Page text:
It’s really fun to watch two animals play together. They seem to have a rhythm, knowing what to do and when to do it. If one does something the other doesn’t like, it’s communicated clearly, in a way that expresses their desire, without judgment. No grudges held or lingering resentment, no baggage left to deal with on a subsequent encounter.
On Sunday, we had the opportunity to take Raegan, our friends’ dog, on our weekend walk. Grace normally runs a lot on our walks, up and back, up and back again, and all around us on the trail. But with another dog around, there is even more energy abounding. It is interesting to watch.
Raegan is a one-year-old silver lab. She’s sweet, strong, and like most labs, she loves the water. I was nervous when we neared a small reservoir and she ventured out on the ice. We called her back. She came. Whew, thank you, Raegan. Can’t tell you how much I did not want to find out how cold that water was.
I know that all dogs don’t get along. But I do think they have a way of communicating that is very clear, especially when humans aren’t around to misinterpret. Their messages may be subtle, but they are effective. Animals are more inclined to watch for nuances and signals that we humans have to be hit over the head before we see it or hear it.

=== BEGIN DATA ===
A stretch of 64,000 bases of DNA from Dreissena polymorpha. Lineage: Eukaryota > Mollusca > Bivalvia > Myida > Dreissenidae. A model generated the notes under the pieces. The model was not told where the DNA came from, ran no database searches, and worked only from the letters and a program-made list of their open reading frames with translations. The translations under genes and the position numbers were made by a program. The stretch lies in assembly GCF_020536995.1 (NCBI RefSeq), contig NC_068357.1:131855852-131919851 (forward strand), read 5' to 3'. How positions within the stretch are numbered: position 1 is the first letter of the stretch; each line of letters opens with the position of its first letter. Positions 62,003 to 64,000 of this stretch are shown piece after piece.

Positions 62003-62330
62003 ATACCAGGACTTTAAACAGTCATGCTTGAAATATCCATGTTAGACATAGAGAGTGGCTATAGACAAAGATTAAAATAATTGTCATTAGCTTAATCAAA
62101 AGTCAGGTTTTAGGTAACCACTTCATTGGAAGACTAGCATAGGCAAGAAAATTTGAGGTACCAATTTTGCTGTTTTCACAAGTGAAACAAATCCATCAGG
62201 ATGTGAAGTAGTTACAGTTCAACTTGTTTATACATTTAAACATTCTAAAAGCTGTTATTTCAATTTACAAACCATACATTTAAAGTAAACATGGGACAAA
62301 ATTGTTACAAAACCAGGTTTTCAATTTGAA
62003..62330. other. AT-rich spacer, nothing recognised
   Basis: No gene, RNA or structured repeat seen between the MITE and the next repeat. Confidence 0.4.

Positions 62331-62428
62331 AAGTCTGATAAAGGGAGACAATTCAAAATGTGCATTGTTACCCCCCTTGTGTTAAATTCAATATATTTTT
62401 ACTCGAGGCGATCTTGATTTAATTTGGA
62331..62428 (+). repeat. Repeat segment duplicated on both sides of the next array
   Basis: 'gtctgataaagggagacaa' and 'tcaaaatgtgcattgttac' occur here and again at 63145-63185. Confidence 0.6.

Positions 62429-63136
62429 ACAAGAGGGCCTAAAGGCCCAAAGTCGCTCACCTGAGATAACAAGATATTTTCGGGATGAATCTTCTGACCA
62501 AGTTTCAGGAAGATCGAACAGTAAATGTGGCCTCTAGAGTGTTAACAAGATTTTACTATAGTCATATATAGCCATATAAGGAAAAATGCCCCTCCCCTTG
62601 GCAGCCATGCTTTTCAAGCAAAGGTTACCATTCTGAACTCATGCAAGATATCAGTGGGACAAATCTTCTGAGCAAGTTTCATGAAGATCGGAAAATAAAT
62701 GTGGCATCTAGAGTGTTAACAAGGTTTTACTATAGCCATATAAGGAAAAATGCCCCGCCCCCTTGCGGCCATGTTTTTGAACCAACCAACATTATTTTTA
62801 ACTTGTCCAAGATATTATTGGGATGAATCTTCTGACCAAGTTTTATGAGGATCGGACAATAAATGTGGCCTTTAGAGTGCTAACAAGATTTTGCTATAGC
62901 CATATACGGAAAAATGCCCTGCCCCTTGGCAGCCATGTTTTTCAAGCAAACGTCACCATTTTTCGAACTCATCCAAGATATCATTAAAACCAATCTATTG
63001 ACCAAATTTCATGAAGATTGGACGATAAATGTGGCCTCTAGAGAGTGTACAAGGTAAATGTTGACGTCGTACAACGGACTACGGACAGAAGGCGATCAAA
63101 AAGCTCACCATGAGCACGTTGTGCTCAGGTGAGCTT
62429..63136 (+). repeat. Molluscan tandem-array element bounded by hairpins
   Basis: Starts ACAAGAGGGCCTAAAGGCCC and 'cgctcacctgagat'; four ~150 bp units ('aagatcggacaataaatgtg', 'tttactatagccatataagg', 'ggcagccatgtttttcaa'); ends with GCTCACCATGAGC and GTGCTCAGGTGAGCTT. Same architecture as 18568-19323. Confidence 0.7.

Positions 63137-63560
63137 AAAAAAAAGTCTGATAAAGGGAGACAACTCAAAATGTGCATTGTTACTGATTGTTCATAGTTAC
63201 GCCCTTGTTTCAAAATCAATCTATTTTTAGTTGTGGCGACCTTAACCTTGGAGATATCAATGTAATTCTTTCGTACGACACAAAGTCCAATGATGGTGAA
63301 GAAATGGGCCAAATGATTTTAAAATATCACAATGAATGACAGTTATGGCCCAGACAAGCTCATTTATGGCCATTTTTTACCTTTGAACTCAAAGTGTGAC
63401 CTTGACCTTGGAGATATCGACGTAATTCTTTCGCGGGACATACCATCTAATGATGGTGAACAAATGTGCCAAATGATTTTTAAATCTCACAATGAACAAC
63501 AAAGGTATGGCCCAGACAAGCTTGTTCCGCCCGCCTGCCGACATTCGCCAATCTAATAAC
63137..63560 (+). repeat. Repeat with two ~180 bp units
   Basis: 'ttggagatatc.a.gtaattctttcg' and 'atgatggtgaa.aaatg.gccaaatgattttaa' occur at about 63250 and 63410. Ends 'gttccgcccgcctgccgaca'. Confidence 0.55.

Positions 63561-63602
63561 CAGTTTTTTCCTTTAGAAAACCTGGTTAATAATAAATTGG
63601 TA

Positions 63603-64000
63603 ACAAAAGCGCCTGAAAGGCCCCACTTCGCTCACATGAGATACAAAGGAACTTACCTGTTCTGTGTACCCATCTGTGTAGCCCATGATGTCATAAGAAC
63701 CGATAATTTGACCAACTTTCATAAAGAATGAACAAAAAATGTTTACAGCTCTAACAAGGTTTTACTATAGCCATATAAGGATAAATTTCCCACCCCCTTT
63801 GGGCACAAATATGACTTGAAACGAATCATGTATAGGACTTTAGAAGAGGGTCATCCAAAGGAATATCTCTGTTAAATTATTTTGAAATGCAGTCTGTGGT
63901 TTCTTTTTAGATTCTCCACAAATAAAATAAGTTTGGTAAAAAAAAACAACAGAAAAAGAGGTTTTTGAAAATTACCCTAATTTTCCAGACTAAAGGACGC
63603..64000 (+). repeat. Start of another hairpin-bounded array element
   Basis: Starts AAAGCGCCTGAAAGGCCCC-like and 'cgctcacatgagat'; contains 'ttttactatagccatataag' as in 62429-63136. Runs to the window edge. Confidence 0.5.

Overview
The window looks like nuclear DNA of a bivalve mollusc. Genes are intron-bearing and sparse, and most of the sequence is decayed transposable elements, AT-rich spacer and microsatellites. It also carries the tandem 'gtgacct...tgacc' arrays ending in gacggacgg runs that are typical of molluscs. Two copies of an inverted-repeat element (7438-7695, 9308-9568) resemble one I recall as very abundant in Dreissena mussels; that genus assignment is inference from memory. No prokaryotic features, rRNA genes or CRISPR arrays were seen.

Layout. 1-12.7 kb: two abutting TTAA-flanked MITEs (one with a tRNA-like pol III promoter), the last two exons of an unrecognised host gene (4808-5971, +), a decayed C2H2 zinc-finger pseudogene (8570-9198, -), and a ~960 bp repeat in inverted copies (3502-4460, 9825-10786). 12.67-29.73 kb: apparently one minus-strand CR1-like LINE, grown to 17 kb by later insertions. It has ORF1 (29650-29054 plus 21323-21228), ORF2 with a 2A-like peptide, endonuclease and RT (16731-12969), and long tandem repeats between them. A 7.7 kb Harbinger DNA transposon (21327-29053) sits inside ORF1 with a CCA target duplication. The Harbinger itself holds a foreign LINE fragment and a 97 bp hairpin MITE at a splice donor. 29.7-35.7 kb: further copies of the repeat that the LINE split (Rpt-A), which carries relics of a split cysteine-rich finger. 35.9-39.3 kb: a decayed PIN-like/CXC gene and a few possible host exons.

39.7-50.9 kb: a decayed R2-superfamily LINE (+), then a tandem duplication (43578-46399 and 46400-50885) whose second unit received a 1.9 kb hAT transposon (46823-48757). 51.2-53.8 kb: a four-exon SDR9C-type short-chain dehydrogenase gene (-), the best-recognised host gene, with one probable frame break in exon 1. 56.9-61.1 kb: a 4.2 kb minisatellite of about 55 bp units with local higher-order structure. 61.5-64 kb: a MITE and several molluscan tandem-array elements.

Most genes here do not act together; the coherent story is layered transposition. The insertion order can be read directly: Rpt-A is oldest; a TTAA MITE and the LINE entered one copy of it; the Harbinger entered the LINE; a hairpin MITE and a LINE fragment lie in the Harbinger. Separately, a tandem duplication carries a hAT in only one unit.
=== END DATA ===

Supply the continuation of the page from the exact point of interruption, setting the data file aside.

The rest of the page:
My last post was about being ignored. And as was noted in the comments from that post, matters get worse when we don’t address them. Grace and Raegan weren’t always side by side, but they never ignored each other either. It seemed they always knew what the other one was doing. They had a blast being together on their walk. But it didn’t mean they always agreed on how to play or what to do next.
Raegan found her puddles to wade through. Grace jumped over the tree limbs, just like we’ve done in agility. Sometimes they ran together in circles, one instigating the other to run faster or further. And sometimes Grace said, “Enough!!” with her front paws and low growl. Raegan understood and abided.
Wouldn’t it be great if everyone on the team understood their own personal style and needs, along with the needs of others — and then were able to communicate those things clearly and with respect for all?
Watching two dogs play can teach us a lot.